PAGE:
Many Brexiteers knew they were against the EU - but appear to have little idea of what they are actually for
Ukip’s Nigel Farage predicted that there would be unrest on the streets against an establishment stitch-up. Michael Gove shrieked in the House of Commons yesterday that the will of the people is being thwarted. David Davis spluttered that Lloyd-George would be spinning in his grave if peers were allowed to stand in the way of the people.
The favoured plot in the fevered imaginations of these over-excitable Brexiteers — egged on by splenetic headlines in the Right-wing press — is that Lib-Dem peers in the House of Lords are planning to vote en masse against Article 50.
So let me provide some reassurance: Lib-Dem peers are as aware as anyone of the limits of what an unelected chamber can do. They are not out to subvert democracy. There is no perfidious plot incubating on the red benches.
Furthermore, regardless of the views of Lib-Dem or SNP MPs, there isn’t the remotest chance that the Commons is going to block the Government’s triggering of Article 50 since the Labour Party has already stated that it will vote with the Government.
So why, then, are the Brexiteers in such a febrile state, looking under every mattress in Westminster for the next pro-European plot? Why have these erstwhile advocates of the rights of the Mother of All Parliaments become such supine apologists for the power of the executive over the legislature? I thought they wanted MPs to “take back control”?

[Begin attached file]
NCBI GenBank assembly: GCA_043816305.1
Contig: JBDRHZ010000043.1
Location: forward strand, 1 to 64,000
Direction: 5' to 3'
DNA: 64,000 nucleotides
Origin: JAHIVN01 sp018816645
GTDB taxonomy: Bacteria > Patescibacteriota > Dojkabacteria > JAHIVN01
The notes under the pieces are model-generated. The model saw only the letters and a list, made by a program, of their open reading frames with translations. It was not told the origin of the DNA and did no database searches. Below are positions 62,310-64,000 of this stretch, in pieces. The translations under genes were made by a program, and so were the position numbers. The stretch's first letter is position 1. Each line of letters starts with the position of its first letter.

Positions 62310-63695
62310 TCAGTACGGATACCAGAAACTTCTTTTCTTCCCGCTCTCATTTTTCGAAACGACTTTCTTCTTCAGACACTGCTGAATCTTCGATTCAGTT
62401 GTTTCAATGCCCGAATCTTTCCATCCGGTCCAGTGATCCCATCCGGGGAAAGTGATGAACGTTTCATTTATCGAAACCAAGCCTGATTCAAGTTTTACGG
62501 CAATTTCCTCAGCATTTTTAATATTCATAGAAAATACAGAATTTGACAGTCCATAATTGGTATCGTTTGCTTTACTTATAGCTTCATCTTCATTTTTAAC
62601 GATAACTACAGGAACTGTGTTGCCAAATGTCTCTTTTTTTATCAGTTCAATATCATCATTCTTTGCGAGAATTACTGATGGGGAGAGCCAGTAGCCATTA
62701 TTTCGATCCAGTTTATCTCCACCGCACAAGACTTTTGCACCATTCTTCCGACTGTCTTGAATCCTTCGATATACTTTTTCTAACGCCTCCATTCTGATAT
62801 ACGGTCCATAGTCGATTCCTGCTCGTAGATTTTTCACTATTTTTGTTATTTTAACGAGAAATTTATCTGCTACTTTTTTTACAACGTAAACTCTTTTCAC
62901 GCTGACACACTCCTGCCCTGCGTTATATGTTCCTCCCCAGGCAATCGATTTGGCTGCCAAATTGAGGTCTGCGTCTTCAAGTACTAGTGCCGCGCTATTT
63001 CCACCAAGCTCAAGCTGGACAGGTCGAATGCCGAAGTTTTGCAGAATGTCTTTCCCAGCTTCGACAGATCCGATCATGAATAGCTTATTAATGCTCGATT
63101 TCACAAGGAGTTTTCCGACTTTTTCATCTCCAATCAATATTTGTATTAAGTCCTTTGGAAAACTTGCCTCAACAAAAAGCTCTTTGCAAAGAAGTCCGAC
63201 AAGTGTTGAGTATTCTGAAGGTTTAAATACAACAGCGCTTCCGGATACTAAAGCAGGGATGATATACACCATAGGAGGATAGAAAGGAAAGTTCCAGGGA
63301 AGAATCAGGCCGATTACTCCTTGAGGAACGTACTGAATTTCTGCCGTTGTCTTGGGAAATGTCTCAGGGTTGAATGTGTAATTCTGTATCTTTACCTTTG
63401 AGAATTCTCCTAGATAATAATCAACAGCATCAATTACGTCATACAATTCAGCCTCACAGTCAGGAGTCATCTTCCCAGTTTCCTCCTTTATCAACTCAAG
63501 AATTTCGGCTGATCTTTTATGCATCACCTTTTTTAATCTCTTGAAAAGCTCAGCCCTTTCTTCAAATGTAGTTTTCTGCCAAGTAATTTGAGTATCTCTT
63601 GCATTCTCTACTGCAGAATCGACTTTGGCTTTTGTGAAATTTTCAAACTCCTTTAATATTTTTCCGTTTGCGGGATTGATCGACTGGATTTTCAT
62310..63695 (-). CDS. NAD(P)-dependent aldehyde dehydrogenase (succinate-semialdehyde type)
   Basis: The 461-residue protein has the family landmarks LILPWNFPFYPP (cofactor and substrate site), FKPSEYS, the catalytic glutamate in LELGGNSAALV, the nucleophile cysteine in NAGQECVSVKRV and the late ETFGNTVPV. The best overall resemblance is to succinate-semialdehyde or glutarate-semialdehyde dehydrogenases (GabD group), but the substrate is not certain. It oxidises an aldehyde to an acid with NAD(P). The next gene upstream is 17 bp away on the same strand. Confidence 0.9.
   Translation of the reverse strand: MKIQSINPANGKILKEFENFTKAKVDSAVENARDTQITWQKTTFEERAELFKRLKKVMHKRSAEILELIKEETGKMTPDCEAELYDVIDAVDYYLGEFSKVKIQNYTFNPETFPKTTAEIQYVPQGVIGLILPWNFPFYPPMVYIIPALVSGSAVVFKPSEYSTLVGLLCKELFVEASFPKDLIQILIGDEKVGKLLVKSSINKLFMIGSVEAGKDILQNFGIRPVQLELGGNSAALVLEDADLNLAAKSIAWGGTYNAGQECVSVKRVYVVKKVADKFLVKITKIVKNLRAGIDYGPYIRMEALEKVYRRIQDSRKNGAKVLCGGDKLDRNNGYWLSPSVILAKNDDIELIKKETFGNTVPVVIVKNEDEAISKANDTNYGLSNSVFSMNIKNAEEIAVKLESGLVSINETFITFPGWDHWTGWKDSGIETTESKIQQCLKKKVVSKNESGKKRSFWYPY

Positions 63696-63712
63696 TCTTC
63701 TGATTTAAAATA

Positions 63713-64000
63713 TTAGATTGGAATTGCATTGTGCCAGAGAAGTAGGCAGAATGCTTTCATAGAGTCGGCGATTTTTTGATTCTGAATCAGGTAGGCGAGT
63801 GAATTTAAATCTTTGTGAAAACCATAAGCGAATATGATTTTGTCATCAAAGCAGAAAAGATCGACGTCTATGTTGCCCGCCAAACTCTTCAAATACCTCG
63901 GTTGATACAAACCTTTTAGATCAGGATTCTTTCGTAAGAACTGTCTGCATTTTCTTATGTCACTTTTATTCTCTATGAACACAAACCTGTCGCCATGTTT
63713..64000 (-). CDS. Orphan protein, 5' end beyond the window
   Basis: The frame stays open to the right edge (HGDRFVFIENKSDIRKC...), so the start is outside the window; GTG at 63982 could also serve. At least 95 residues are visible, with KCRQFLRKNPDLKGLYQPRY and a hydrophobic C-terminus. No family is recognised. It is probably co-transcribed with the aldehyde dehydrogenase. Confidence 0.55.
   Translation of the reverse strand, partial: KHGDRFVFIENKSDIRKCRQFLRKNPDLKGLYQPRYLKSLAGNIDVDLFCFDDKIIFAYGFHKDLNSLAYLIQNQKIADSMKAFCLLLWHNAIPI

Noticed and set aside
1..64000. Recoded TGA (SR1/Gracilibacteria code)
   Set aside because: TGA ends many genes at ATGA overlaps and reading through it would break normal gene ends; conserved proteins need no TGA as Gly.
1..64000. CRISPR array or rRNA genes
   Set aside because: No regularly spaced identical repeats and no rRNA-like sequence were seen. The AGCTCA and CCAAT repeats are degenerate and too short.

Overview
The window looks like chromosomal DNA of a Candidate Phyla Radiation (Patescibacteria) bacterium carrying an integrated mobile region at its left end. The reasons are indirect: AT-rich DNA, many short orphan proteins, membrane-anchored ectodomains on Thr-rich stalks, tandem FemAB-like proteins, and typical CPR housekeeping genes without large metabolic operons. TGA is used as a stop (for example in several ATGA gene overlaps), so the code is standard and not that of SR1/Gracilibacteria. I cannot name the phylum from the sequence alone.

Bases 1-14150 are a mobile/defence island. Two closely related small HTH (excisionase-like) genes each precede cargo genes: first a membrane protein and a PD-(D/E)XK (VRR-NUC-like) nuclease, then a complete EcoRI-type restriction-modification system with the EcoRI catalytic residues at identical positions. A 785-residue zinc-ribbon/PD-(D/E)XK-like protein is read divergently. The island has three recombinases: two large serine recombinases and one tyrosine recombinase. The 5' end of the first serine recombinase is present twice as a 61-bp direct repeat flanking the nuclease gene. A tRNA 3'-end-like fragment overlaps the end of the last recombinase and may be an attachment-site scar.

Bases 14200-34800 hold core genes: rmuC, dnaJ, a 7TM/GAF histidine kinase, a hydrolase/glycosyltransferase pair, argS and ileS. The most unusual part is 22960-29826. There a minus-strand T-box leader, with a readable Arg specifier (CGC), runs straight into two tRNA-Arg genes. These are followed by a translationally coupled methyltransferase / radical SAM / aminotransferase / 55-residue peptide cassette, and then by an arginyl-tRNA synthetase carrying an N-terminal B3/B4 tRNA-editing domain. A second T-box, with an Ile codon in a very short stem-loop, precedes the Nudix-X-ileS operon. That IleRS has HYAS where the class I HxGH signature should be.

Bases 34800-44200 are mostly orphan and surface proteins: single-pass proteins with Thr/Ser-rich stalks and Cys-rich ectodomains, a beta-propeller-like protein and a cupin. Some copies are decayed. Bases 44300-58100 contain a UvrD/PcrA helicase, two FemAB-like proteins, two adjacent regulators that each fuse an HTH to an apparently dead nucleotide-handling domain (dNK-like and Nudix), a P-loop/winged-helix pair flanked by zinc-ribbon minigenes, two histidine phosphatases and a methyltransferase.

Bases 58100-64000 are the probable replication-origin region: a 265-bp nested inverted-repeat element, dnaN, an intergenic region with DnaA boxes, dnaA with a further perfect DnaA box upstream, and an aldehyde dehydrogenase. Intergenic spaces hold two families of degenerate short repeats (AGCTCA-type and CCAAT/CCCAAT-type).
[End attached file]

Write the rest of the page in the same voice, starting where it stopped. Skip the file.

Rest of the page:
The reason stems from the dishonesty with which they won the referendum in the first place — deliberately withholding what Brexit actually means in practice from voters. It’s now coming back to haunt them. The truth is that many Brexiteers knew what they were against — the EU — but appear to have little idea of what they are actually for. Now that they’ve won they hate the responsibility that comes with victory. That is why they continue to parrot slogans or focus on easy pickings such as the colour of our passports.
But they know in their hearts that at some point they must move beyond slogans, beyond the colour of our passports and provide answers to complex dilemmas. And when those crucial choices are made — are we in or out of the customs union? In or out of the single market? In or out of EU crime-busting organisations? — Parliament has every right to make itself heard.
That is why Lib-Dem MPs will work across party lines in the Commons to amend any Article 50 legislation to ensure that we provide sensible, economically rational answers to those questions and give the people a say in the final deal which eventually transpires in years to come.
The Government has a mandate to pull the UK out of the EU. It has no mandate on how to do so. Parliament has every right to be involved at the outset — and the people have a right to have their say at the end.
So it’s Parliament and the people versus the Brexit establishment. Now that’s what I call a role reversal. No wonder the Brexiteers are getting so twitchy.